Statistically, Bailey said when cities -– through their own locally sponsored renovation programs — bid out work to repair substandard homes, 60-70 percent of each dollar goes for labor.

“We come in and tell them we offer free labor, and after 19 years, we have proven ourselves in most cities. The cities know us, our reputation, and are glad to work with us. It’s a win-win situation for everybody,” Bailey said.

“Some city-run programs may require homeowners to stay on a waiting list for up to 10 years depending on the city,” he said. “Under a city-run program, which is usually small in scope, it may take a year to repair or rehab 35 homes. World Changers averages repairing 25-28 homes in one week of the summer. That really gets city officials’ attention. You’re not around 19 years unless you deliver on your promises.”

Bailey said it’s not too late for churches to sign up for some of this summer’s World Changers projects. For more information, visit www.world-changers.net.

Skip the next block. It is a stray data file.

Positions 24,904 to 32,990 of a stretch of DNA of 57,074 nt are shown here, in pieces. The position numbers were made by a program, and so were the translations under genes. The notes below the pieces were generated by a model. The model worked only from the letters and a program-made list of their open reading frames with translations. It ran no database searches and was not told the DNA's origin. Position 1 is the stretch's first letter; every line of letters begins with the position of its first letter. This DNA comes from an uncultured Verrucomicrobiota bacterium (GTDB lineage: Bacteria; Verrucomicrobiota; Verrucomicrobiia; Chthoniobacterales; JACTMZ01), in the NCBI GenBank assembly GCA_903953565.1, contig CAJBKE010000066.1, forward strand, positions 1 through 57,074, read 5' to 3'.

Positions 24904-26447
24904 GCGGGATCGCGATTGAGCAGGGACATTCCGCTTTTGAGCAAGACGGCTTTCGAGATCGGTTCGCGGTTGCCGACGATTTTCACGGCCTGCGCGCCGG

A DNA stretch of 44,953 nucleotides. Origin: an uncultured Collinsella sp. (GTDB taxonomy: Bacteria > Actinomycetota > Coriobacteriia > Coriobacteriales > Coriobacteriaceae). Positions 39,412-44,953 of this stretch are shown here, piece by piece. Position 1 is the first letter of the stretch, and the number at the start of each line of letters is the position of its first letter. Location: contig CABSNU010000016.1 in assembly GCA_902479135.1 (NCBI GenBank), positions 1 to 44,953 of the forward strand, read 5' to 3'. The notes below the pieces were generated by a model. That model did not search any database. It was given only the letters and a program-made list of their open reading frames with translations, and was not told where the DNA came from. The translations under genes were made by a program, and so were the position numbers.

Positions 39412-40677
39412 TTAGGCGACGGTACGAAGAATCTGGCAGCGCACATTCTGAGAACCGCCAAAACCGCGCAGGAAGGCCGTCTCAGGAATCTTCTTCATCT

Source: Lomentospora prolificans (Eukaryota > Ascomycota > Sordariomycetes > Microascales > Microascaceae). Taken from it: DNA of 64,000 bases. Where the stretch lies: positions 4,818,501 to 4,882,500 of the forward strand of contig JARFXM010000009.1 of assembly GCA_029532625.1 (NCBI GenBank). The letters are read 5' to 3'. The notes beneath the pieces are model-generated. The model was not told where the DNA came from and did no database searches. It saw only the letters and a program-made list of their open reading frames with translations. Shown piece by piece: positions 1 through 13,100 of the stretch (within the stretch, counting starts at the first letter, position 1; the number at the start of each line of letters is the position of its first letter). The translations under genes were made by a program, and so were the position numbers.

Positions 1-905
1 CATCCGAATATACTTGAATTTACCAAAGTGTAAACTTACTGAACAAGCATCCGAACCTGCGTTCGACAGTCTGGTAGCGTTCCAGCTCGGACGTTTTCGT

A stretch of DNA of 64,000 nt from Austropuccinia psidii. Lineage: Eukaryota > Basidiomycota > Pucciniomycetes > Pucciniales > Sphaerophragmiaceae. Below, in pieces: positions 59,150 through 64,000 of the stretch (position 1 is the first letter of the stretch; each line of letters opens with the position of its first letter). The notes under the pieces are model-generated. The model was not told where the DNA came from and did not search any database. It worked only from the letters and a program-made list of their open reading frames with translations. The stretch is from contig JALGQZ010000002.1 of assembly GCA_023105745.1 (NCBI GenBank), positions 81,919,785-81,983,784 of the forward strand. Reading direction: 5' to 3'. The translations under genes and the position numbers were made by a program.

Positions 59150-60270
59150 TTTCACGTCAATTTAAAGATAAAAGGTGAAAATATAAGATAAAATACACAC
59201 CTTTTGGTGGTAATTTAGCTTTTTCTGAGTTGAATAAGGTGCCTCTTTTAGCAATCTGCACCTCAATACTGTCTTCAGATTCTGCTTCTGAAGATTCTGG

(World Changers’ $16.4 million estimate for free labor is derived from statistics made available by Independent Sector, a nonprofit leadership forum for charities based in Washington, D.C. Independent Sector estimates the national average wage for unskilled labor at $19.51 an hour. Each World Changers volunteer provides 36.5 hours of free labor during a typical one-week World Changers project. When the 23,000 World Changer volunteers are multiplied by 36.5 hours and then by $19.51 per hour, the total is $16.4 million.)
Mickey Noah is a staff writer with the North American Mission Board.